“It was evening prayer time, and I was attending the prayer with others, when the explosion happened,” Qyaamuddin said. Some Afghans go by a single name.

AP journalists could see the blue-roofed, Sunni mosque from a nearby hillside. The Taliban parked police trucks and other vehicles at the mosque, while several men carried out one casket for a victim of the attack.

A US-led invasion toppled the previous Taliban government, which had hosted Al-Qaeda leader Osama bin Laden in Afghanistan, following the Sept. 11, 2001 terrorist attacks in the United States.

Since regaining power, the former insurgents have faced a crippling economic crisis as the international community, which does not recognize the Taliban government, froze funding to the country. On Thursday, the Taliban hosted a gathering of 3,000 tribal elders, religious scholars and others in Kandahar, their state-run Bakhtar News Agency reported. It wasn’t immediately clear what topics they planned to discuss.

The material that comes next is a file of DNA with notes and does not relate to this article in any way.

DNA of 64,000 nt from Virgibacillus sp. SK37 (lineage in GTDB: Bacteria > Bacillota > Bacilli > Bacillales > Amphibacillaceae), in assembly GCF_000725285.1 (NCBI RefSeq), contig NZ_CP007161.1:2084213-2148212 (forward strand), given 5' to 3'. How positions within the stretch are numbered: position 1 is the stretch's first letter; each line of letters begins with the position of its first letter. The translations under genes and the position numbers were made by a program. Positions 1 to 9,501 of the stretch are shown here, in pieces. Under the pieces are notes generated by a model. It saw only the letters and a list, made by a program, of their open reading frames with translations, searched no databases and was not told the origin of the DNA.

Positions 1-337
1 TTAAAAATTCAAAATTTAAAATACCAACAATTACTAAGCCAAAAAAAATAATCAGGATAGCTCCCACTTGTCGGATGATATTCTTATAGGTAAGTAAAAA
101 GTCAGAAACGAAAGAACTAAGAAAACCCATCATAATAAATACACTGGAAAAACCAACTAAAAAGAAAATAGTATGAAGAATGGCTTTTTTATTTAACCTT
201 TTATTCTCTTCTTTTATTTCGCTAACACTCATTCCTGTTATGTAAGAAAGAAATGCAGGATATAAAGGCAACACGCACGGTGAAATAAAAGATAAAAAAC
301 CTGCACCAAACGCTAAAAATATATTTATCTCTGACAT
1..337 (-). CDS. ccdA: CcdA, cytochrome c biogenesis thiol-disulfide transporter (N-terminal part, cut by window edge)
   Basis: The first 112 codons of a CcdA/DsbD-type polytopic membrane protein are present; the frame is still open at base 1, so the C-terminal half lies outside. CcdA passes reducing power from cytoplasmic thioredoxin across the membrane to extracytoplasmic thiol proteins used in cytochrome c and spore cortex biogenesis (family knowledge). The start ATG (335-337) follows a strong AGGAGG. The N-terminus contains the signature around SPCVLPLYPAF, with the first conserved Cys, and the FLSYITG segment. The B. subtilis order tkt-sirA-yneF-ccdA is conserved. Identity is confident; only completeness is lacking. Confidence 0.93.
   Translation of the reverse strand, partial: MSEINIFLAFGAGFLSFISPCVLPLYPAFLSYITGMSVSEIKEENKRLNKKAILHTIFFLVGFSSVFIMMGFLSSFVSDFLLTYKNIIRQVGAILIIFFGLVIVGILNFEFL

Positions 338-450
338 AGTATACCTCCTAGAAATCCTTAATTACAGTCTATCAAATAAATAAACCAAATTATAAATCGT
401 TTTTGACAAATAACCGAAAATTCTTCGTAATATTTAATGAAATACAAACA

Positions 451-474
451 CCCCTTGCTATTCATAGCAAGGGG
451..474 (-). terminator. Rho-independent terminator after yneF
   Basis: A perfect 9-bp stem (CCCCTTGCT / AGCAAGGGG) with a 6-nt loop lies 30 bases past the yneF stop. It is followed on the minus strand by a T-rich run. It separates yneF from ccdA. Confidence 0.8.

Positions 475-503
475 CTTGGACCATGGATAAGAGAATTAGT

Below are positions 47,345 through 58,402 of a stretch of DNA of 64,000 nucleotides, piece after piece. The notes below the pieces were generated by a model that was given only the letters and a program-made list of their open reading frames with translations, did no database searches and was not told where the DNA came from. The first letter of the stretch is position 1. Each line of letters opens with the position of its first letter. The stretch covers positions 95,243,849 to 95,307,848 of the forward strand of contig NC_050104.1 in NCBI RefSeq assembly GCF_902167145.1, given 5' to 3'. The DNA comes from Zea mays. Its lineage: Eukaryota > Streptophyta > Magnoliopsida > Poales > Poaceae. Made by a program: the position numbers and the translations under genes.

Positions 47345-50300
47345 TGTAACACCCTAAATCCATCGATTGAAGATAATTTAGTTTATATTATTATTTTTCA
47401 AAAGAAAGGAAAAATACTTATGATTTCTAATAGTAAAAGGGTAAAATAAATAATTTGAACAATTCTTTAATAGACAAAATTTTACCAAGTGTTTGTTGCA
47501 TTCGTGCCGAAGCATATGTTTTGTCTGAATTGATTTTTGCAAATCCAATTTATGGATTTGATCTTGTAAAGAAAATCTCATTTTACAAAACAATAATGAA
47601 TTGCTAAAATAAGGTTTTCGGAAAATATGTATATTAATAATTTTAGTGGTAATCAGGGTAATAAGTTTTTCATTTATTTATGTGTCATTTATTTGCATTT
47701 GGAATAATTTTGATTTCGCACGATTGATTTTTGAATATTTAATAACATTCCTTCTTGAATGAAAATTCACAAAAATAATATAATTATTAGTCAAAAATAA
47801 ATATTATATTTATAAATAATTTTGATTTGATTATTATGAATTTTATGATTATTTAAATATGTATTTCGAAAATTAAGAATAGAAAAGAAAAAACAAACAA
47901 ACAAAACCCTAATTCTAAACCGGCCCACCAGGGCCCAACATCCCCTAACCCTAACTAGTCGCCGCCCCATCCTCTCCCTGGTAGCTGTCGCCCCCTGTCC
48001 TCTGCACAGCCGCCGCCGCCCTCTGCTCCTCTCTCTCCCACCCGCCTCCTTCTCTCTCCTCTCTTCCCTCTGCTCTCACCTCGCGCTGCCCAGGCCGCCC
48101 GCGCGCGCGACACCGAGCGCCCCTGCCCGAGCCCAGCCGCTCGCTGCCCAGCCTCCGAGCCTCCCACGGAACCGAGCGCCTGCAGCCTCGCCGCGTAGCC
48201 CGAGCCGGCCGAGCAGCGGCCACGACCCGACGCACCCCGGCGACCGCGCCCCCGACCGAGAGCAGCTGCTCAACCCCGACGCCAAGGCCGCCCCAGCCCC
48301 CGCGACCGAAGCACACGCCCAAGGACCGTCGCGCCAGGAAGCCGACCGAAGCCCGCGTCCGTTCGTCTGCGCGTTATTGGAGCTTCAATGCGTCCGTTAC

Separately, the Taliban confirmed on Wednesday that they had captured and killed Mehdi Mujahid in western Herat province as he was trying to cross the border into Iran.

Mujahid was a former Taliban commander in the district of Balkhab in northern Sar-e-Pul province, and the only member of the minority Shiite Hazara community among the Taliban ranks.

Mujahid had turned against the Taliban over the past year, after opposing decisions made by Taliban leaders in Kabul.